Last week on the first day of operation there were a number of complaints about delays on services that used our new electric trains. At the time I said it wasn’t surprising that some small teething problems were probably to be expected and that if they continued then it would be concerning if they were still happening days later. Throughout the week we kept getting reports of slow or delayed trains and I experienced it myself yesterday when I took a trip to Onehunga with some of my fellow blog writers. Particularly noticeable was the incredibly slow crawl into both Tepapa and Onehunga Stations.
I had heard late last week of the reason for this and today it was reported in the Herald.
Speed controls on Auckland’s new electric trains are overriding their drivers to make them slower than the diesel clunkers they are replacing for $520 million.
Auckland Council infrastructure chairman Mike Lee says trains are up to 10 minutes late as a result and has accused rail operator Transdev of running them “too conservatively”.
The train drivers’ union shares the view and will meet Transdev to discuss the issue this week.
“They don’t seem to realise that what the public wants is speed,” Mr Lee told the Herald. “We have got to go as fast as we can – every second counts if we want to win the competition with cars.”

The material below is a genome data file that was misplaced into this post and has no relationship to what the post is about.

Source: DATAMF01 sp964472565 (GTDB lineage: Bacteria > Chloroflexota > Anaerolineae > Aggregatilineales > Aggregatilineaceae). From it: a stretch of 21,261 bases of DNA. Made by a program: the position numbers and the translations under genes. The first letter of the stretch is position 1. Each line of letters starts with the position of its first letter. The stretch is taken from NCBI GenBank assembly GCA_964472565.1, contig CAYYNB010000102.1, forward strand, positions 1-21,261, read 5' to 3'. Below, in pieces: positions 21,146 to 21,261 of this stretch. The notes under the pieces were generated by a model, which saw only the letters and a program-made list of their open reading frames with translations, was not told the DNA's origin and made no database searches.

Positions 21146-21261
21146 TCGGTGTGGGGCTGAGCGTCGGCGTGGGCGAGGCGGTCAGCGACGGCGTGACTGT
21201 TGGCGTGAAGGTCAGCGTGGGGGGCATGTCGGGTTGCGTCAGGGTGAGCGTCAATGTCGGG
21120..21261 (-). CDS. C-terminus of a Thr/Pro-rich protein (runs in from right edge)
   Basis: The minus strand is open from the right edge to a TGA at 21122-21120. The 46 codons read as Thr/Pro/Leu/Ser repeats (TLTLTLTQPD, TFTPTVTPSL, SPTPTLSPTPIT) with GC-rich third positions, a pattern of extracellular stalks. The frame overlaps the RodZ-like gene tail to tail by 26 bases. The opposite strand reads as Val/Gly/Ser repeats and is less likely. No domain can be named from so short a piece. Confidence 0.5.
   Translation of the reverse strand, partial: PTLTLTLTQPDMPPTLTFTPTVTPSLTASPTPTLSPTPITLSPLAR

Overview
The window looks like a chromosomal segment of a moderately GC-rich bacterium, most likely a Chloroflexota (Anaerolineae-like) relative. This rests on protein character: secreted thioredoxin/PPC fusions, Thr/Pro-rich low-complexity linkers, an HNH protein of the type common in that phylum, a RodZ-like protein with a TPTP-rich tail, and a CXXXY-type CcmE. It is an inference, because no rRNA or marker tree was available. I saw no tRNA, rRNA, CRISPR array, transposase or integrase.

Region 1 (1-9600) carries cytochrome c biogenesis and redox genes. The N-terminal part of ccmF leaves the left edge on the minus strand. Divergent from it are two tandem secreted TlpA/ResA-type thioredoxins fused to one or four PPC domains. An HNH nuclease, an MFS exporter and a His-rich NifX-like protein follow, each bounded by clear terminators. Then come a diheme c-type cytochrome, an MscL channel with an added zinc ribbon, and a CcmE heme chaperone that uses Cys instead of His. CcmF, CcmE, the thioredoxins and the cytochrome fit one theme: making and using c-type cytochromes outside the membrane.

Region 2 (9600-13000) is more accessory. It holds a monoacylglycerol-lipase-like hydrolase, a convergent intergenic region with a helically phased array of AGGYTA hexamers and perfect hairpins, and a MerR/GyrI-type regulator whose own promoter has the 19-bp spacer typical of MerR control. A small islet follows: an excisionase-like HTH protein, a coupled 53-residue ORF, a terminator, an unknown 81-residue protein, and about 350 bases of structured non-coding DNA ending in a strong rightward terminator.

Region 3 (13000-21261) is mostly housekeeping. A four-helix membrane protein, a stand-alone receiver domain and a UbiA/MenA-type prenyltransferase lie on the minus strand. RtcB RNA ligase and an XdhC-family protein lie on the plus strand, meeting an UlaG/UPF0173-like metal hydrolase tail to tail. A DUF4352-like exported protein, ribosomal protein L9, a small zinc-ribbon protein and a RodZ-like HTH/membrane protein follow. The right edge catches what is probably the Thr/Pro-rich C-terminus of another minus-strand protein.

He said drivers were frustrated at being overridden by a new automatic European control system to restrict them to 10km/h when arriving at Britomart through its tunnel, or 15km/h when approaching Onehunga and Te Papapa stations from up to 200 metres away. That compared with a 25km/h limit for the old diesel trains at Onehunga and Britomart.
The top permitted speed for the three-car electric units on open tracks is 110km/h – about 20km/h slower than Mayor Len Brown says they are capable of.
Rail and Maritime Transport Union organiser Stuart Johnstone confirmed the delays and said drivers were becoming frustrated with the electric overrides on what were otherwise “very good trains”.
Although the new control system was “a good safety device to have”, he believed it needed recalibrating.
I think Mike might be a quick to blame Transdev as the track speeds are set by Kiwirail but that these trains are being kept slower than the clunky old diesels is a disgrace.
Auckland Transport have claimed they and Kiwirail are just being conservative over the implementation of a new system for safety reasons.
Chief operations officer Greg Edmonds said it was “entirely correct” for the train control system to be configured conservatively to start with.
and here on Radio NZ tonight
I can understand that answer but the reality is Auckland Transport have been testing these trains almost every day since September last year. In fact at EMU launch they talked up the fact that in testing they’ve clocked up over 25,000km already. Testing was where they should have been sorting out issues with the signalling systems and line speeds, not leaving it till after they started carrying passengers. Put simply it’s not good enough and we didn’t spend $1.1 billion on electrifying the rail network and buying state of the art trains to run them slower than the existing trains.
So sort it out Auckland Transport. These trains need to be FASTER FFS.